Note: Sadly, PV O'Donnell passed on January 28, 2011. He left a legacy of Irish music and culture through his teachings, concerts, sessiuns, and example. The Milford, CT branch of Comhaltas was renamed the P.V. O'Donnell Branch of CCE in honor of the beloved PV.
Thanks to Seamus McBride for much of the following biography.
P.V. O'Donnell came from Inishowen in County Donegal - the most northerly peninsula in Ireland. He was born in Buncrana. Both his parents were local. His father spent a period in the USA before returning to open a successful garage business and afterwards a shop and ballroom in his native town.
P.V. O'Donnell debuting at four years old.
He was a fiddle player who performed at "big nights" in Cilithe houses and the family, because of his father's association with New York, were known locally as "The Broadways". P.V. was introduced to the fiddle at a very early age and performed his first recital on stage at a local concert in Buncrana at the tender age of four.
P.V.'s parents encouraged him to continue with formal lessons both on fiddle and Irish dancing. He became highly proficient in both and in 1958, while still a schoolboy, he was invited to join "The Little Gaelic Singers" from nearby Derry on an extended tour of America. This was his first taste of the New World -- the place where he was to spend the most of his adult life.
After graduating from school, he joined the Northern Ireland Civil Service and was posted as a Revenue Tax Officer in Coleraine. However, his love for music flourished and in the early seventies, he left the day job to concentrate solely on a professional career as a fiddle player and a teacher of traditional music.
P.V. was instrumental and involved in the forming of the first branch of Comhaltas Ceoltóirí Eireann in Buncrana and through that, he became involved and learned a great deal from the legendary Inishowen fiddler, the late Pat Mulhern of Fallask. P.V. traveled weekly to Pat's thatched home deep in the Inishowen hills and learned much of the unique style of this self-taught old man.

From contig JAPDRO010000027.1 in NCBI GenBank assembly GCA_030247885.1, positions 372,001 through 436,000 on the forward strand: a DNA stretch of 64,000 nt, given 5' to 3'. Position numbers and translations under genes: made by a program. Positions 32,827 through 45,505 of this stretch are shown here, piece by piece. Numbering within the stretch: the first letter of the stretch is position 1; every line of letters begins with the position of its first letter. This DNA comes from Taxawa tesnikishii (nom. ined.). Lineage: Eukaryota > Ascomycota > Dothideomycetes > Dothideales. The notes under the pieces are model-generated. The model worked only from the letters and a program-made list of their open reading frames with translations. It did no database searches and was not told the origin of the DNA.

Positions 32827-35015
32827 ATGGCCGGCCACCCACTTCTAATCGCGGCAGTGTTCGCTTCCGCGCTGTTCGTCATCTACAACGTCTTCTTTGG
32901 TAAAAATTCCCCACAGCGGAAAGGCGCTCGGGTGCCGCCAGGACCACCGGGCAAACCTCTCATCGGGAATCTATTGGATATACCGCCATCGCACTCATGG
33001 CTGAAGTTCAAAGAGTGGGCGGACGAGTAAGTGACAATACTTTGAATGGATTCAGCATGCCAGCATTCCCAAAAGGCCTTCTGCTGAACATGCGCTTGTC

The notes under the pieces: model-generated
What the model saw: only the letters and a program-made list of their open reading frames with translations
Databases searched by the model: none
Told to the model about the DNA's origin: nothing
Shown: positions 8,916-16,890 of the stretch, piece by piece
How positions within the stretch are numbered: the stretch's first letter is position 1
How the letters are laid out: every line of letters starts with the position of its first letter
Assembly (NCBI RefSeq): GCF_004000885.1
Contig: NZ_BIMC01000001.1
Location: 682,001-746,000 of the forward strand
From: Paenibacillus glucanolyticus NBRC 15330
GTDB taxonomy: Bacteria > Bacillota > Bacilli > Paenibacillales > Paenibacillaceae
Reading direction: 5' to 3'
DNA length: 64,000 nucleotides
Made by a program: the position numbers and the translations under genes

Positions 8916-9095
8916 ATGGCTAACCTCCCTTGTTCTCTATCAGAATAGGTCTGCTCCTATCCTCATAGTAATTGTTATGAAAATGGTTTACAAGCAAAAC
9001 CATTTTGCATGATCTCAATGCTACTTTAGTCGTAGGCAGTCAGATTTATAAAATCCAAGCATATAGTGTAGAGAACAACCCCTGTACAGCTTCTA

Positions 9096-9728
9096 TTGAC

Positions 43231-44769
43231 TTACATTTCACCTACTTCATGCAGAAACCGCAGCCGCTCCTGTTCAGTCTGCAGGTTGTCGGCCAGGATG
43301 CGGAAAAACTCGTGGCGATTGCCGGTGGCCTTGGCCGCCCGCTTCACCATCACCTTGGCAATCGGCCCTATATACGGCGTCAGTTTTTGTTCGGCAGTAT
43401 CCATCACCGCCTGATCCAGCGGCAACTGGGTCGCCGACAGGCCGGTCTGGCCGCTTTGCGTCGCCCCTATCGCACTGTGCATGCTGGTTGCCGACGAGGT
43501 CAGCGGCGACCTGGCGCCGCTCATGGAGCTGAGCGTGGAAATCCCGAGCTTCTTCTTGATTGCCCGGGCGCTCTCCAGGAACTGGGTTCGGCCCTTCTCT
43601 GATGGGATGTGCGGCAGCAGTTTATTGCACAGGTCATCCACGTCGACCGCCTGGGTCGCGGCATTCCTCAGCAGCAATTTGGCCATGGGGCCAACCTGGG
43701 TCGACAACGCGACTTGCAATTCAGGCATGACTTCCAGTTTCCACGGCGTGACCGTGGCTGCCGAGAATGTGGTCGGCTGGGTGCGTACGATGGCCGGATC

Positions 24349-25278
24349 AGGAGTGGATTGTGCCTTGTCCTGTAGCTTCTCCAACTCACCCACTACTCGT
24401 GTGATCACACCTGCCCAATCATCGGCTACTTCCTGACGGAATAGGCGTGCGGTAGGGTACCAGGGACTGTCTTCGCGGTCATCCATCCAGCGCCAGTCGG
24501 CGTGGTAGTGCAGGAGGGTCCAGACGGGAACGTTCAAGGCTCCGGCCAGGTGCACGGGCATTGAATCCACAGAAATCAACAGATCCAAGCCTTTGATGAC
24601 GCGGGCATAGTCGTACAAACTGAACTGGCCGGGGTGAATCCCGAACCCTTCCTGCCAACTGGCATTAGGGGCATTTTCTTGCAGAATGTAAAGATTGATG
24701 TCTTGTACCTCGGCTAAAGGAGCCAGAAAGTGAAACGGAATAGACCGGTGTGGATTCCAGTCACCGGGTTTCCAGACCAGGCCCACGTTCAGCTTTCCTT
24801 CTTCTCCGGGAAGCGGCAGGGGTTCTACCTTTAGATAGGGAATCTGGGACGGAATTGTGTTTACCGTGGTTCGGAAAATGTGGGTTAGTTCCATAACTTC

P.V. shared vivid memories of that time, playing by the open fire on the hearth with the oil lamp hanging on the wall (electricity had not yet intruded into this cozy place).
In the early seventies, amid the great folk and traditional music revival, he joined a local folk band called "Ten Penny Bit" and toured extensively in the northern part of Ireland. Later he formed "Barley Bree" and was their main fiddle player for many years.
The troubles in Northern Ireland were at their height at this time and travel and procuring work was both difficult and at times hazardous. The band decided to try their luck in Canada, and so in 1977, they bade farewell to Erin.
For the next ten years they traversed the north American continent from coast to coast with great success from their base in Nova Scotia. During that time they released eight successful albums and fronted a weekly TV series called "Barley Bree" which lasted for a record two years.
In 1987, P.V. decided that the grueling travel and hectic schedules they had to endure while on the road would be terminated and so he moved to Connecticut where he resided in Manchester outside of Hartford until his death in 2011. While living in CT, P.V. became immersed in the local traditional music scene and hosted a very successful weekly session in downtown Hartford CT. It became one of the most popular events in the New England area and many musicians and followers of the tradition traveled distances to attend.
PV taught music to many pupils who had little connection with Ireland but who had been greatly influenced by P.V.'s mastery and skills.
In his later years, his more leisurely lifestyle allowed him to attend selected festivals on the east coast of the USA.
P.V.'s mastery and style of playing evolved from the early days with Pat Mulhern and through study of other great traditional players such as John "Simie" Doherty and Bobby Casey. P.V. returned to Ireland regularly to refresh his tunes and to play with many of the modern day musicians and to swap tunes with them. But it is obvious when he sat in at sessions in his own Inishowen he was really happiest. His recollections and reflections on his "Reflections" CD were much evident on a recent visit when he traveled back along the old roads and byways of his youth to the now silent and empty mountain cottage of his old mentor, Pat Mulhern. The aroma of the turf fire on the hearth, the aging thatch on the roof, the open door, the amber glow from the ancient oil lamp are now long gone but the memory lingers on.
RIP, PV. You have left a wonderful legacy of Irish music on the world.